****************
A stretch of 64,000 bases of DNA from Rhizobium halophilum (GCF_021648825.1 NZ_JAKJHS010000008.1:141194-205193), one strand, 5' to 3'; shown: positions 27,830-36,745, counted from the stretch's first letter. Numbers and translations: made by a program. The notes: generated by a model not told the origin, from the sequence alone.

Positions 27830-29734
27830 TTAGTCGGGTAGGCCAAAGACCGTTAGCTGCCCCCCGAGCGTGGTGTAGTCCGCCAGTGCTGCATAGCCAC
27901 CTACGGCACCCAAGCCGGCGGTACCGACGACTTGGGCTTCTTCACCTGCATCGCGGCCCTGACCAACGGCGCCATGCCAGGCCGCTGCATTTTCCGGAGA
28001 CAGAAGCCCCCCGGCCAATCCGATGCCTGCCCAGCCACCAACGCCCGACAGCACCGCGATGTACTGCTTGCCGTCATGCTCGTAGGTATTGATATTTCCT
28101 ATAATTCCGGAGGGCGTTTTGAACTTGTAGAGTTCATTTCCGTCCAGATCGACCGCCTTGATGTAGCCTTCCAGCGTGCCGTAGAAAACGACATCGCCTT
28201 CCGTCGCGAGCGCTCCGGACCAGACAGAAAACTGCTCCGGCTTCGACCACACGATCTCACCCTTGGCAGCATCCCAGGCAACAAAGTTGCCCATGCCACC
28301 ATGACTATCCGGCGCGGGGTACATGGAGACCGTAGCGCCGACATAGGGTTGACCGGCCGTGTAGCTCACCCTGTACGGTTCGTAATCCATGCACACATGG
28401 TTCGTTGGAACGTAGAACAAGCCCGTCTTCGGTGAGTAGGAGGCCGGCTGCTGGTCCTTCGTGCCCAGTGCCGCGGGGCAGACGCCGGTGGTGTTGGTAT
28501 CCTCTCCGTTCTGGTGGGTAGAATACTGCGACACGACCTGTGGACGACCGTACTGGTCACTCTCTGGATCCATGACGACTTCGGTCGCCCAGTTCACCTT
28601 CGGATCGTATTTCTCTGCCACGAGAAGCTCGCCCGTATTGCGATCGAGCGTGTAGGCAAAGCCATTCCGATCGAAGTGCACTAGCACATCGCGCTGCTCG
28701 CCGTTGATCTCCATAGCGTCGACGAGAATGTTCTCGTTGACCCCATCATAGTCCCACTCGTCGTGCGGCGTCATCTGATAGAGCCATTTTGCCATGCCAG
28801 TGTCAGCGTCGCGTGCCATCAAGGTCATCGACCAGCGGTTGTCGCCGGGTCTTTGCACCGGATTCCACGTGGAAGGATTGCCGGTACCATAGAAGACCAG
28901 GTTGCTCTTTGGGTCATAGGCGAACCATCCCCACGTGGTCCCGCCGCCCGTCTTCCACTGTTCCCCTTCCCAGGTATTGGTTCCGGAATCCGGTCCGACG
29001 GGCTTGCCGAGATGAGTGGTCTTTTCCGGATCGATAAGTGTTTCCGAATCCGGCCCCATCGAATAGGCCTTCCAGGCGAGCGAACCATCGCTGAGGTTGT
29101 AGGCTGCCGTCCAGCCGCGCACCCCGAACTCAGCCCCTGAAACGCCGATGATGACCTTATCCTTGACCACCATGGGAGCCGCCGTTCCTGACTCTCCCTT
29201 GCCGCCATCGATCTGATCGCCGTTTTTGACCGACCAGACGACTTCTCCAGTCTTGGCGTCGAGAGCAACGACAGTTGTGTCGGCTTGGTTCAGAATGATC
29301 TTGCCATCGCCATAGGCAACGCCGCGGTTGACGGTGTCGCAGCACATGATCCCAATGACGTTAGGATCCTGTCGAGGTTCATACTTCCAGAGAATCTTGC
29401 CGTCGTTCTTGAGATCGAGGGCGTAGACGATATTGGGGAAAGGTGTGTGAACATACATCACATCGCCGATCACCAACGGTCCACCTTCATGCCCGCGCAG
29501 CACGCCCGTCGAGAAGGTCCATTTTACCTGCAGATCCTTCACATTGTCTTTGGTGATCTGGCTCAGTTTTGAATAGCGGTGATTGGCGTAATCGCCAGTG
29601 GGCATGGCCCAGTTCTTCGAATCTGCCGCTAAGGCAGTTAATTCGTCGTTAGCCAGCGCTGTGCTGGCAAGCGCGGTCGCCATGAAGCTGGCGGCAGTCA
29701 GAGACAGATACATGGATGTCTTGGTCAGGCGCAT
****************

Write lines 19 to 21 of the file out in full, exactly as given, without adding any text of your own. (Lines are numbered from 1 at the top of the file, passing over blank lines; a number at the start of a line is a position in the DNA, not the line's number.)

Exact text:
29401 CGTCGTTCTTGAGATCGAGGGCGTAGACGATATTGGGGAAAGGTGTGTGAACATACATCACATCGCCGATCACCAACGGTCCACCTTCATGCCCGCGCAG
29501 CACGCCCGTCGAGAAGGTCCATTTTACCTGCAGATCCTTCACATTGTCTTTGGTGATCTGGCTCAGTTTTGAATAGCGGTGATTGGCGTAATCGCCAGTG
29601 GGCATGGCCCAGTTCTTCGAATCTGCCGCTAAGGCAGTTAATTCGTCGTTAGCCAGCGCTGTGCTGGCAAGCGCGGTCGCCATGAAGCTGGCGGCAGTCA